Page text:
Funding source: The study was funded as follows:
Gut Permeability in Autism Spectrum Disorders
Article first published online: 12 DEC 2013
© 2013 International Society for Autism Research, Wiley Periodicals, Inc.
Volume 7, Issue 3, pages 305–313, June 2014
How to Cite
Dalton, N., Chandler, S., Turner, C., Charman, T., Pickles, A., Loucas, T., Simonoff, E., Sullivan, P. and Baird, G. (2014), Gut Permeability in Autism Spectrum Disorders. Autism Res, 7: 305–313. doi: 10.1002/aur.1350
Grant sponsor: Wellcome Trust; Grant number: GR045093MA; Grant sponsor: the Department of Health; Grant number: 039/0026; Grant sponsor: Remedi; Grant number:22
Ethical Approval: South Thames MREC ref 00/1/50
Conflict of interest disclosure: No authors have any conflicts of interest to disclose.
Financial disclosure: AP receives royalties from Western Psychological Services for the ADOS. The other authors have indicated they have no financial relationships relevant to this article to disclose.
- Issue published online: 20 JUN 2014
- Article first published online: 12 DEC 2013
- Manuscript Accepted: 22 OCT 2013
- Manuscript Received: 26 JUN 2013
- Wellcome Trust. Grant Number: GR045093MA
- Department of Health. Grant Number: 039/0026
- Remedi. Grant Number: 22
- autism spectrum disorders;
- gut permeability;
- lactulose/mannitol ratio
To test whether gut permeability is increased in autism spectrum disorders (ASD) by evaluating gut permeability in a population-derived cohort of children with ASD compared with age- and intelligence quotient-matched controls without ASD but with special educational needs (SEN).
Patients and Methods
One hundred thirty-three children aged 10–14 years, 103 with ASD and 30 with SEN, were given an oral test dose of mannitol and lactulose and urine collected for 6 hr. Gut permeability was assessed by measuring the urine lactulose/mannitol (L/M) recovery ratio by electrospray mass spectrometry-mass spectrometry. The ASD group was subcategorized for comparison into those without (n = 83) and with (n = 20) regression.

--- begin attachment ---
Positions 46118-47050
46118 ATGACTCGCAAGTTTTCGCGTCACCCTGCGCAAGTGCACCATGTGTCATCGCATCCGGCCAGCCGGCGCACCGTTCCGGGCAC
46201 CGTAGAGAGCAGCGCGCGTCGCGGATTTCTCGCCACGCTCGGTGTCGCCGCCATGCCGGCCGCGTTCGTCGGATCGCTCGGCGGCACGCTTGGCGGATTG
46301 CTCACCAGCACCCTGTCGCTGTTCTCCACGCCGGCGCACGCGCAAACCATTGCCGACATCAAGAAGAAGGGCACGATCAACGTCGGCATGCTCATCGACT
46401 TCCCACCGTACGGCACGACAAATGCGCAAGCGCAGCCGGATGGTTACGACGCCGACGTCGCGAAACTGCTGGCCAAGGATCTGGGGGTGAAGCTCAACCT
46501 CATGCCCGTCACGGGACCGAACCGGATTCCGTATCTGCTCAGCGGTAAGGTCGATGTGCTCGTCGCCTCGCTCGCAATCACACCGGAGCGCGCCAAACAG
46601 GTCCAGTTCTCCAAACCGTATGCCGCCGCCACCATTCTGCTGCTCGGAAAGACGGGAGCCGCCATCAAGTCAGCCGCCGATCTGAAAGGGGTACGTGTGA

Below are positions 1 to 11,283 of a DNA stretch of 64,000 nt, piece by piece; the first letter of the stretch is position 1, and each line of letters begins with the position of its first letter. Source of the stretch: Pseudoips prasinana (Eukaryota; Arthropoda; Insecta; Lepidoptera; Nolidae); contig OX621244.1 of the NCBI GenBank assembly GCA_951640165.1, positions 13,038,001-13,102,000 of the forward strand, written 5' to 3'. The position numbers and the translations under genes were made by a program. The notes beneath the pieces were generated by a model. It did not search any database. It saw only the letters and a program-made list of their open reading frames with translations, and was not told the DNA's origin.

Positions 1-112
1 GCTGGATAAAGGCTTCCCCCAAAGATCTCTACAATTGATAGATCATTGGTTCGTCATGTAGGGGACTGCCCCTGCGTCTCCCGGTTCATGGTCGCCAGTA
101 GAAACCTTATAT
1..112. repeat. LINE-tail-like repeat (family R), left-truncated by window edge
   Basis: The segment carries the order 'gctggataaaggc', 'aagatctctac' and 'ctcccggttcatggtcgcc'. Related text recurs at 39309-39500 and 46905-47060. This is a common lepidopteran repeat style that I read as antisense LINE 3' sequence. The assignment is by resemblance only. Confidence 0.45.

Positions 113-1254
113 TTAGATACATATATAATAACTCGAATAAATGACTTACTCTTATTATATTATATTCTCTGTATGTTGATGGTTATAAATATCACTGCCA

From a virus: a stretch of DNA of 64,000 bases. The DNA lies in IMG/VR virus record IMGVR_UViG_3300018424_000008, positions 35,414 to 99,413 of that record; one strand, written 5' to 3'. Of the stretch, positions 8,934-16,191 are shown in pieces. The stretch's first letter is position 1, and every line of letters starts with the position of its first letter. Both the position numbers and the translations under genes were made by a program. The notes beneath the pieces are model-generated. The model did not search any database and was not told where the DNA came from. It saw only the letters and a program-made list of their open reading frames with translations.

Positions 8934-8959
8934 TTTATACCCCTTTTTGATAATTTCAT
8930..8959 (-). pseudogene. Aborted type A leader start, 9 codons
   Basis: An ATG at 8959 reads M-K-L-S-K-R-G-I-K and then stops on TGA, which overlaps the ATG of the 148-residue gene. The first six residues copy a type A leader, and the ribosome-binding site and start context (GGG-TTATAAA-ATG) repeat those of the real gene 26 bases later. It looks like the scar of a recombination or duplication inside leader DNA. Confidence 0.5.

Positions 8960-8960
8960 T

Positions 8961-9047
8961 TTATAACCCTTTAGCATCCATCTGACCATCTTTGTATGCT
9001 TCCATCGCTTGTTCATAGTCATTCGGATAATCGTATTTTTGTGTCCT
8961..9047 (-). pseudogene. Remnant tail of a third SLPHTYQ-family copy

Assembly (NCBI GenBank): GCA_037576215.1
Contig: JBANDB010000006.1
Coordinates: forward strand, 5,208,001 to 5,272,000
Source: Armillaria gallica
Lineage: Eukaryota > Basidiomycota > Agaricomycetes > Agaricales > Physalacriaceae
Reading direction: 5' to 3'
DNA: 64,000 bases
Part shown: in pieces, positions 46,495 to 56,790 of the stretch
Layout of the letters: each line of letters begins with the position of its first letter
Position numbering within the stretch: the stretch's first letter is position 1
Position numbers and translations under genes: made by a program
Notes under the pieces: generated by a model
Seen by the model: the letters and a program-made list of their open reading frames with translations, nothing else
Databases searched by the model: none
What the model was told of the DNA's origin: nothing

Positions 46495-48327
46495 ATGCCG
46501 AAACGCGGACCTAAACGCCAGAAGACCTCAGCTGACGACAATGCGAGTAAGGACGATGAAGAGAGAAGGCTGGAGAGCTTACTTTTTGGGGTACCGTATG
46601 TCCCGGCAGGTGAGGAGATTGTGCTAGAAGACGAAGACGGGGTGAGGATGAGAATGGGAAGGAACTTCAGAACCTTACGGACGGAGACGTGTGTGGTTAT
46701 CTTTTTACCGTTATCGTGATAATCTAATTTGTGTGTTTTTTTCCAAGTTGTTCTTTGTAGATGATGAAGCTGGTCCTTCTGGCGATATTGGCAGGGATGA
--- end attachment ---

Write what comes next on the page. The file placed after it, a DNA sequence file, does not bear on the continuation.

There was no significant difference in L/M recovery ratio (mean (95% confidence interval)) between the groups with ASD: 0.015 (0.013–0.018), and SEN: 0.014 (0.009–0.019), nor in lactulose, mannitol, or creatinine recovery. No significant differences were observed in any parameter for the regressed versus non-regressed ASD groups. Results were consistent with previously published normal ranges. Eleven children (9/103 = 8.7% ASD and 2/30 = 6.7% SEN) had L/M recovery ratio > 0.03 (the accepted normal range cut-off), of whom two (one ASD and one SEN) had more definitely pathological L/M recovery ratios > 0.04.
There is no statistically significant group difference in small intestine permeability in a population cohort-derived group of children with ASD compared with a control group with SEN. Of the two children (one ASD and one SEN) with an L/M recovery ratio of > 0.04, one had undiagnosed asymptomatic celiac disease (ASD) and the other (SEN) past extensive surgery for gastroschisis. Autism Res 2014, 7: 305–313. © 2013 International Society for Autism Research, Wiley Periodicals, Inc.